What's That Bug? does not endorse extermination

Caterpillar
Location: East Tennessee, Great Smoky Mountains National Park
May 24, 2011 8:24 pm
I found this oddball on my shirt after walking through some trees ( mostly ironwood, sweetgum, red maple, but there were other around) near a river in Great Smoky Mountains National Park in TN – about elevation 1500’. Sorry just one picture! I couldn’t find anything like it in David Wagner’s excellent Caterpillar field guide…
Signature: John D.

Horned Spanworm

Dear John,
Most caterpillars have five pairs of prolegs at the anterior end of the body and these prolegs assist in the caterpillar locomotion.  Many caterpillars in the family Geometridae have only two pairs of prolegs, so their method of locomotion is unusual.  They crawl forward on their true legs and then loop the rear portion of the body forward.  Because of this manner of locomotion, they are commonly called Inchworms or Spanworms.  The filaments on your specimen are very unusual and immediately indicate it is a member of the genus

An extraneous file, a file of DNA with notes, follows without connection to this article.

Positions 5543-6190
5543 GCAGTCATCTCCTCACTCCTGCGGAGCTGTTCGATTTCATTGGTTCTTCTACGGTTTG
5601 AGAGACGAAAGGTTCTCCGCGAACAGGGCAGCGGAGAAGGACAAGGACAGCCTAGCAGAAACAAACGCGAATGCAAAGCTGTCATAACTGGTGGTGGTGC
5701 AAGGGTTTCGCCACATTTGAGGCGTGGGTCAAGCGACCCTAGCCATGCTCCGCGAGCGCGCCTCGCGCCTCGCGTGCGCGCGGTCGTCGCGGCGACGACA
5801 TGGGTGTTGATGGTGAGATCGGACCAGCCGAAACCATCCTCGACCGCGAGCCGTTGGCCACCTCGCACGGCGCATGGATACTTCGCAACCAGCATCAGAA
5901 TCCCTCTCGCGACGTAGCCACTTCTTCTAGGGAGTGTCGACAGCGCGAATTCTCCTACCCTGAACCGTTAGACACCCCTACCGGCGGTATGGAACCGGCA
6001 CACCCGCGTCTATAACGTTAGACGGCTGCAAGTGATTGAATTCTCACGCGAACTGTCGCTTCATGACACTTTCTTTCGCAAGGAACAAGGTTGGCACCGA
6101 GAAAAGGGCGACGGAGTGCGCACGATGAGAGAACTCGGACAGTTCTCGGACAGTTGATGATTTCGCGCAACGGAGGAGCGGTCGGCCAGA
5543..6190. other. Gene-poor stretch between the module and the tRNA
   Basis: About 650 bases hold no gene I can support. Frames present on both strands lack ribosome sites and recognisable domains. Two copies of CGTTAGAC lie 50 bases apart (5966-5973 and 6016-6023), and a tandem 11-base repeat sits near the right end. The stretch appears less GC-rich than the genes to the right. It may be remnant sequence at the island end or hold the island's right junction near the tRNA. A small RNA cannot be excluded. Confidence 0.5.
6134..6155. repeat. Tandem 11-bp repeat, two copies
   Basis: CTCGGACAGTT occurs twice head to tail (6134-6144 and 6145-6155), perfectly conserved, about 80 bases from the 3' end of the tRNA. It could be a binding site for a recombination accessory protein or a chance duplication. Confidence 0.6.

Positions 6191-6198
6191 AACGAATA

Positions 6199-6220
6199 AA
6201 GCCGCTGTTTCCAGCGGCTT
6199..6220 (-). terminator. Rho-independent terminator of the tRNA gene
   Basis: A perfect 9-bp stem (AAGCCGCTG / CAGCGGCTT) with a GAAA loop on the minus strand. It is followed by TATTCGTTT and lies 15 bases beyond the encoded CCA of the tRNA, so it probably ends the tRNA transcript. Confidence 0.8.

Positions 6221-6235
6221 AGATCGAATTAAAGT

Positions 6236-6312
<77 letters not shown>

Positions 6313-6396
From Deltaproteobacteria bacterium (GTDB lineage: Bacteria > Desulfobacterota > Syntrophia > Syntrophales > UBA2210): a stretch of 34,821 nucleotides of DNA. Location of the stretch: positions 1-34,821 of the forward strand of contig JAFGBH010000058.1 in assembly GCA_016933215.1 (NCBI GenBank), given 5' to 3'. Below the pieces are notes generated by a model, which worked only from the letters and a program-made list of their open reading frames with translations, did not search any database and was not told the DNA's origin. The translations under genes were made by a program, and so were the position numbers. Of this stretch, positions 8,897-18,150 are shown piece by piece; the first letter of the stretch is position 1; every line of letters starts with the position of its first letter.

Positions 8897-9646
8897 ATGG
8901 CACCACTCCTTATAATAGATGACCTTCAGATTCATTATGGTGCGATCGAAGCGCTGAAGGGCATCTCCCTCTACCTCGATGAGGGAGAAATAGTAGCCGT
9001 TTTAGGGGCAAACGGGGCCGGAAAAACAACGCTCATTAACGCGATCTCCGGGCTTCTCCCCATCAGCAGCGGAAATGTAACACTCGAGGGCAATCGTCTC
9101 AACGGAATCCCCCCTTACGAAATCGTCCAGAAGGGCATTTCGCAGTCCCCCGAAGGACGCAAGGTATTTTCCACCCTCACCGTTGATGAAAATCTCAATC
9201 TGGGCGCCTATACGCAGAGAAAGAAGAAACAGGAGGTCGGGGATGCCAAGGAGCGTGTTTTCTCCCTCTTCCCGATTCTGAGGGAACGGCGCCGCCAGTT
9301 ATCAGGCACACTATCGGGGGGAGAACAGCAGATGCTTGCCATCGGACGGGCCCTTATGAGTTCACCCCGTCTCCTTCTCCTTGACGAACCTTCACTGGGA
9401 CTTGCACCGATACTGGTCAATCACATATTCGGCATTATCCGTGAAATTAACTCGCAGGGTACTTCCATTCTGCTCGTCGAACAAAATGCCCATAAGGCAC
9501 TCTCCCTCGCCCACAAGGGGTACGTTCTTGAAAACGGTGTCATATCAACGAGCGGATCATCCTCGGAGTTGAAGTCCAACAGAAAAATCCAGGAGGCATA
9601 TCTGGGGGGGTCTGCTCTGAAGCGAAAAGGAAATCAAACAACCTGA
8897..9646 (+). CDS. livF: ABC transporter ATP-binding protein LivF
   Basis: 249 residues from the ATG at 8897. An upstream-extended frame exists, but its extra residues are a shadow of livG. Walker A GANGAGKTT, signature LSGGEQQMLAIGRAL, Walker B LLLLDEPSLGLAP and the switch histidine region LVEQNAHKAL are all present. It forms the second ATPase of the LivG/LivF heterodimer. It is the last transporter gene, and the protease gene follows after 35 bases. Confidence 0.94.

Nematocampa, most likely the Horned Spanworm, Nematocampa resistaria, which we identified on BugGuide.  According to BugGuide:  “Larvae feed on many hardwoods and several softwood species of shrubs and trees including pine, hemlock, fir, larch and spruce.”

What's That Bug? does not endorse extermination
Location: Tennessee

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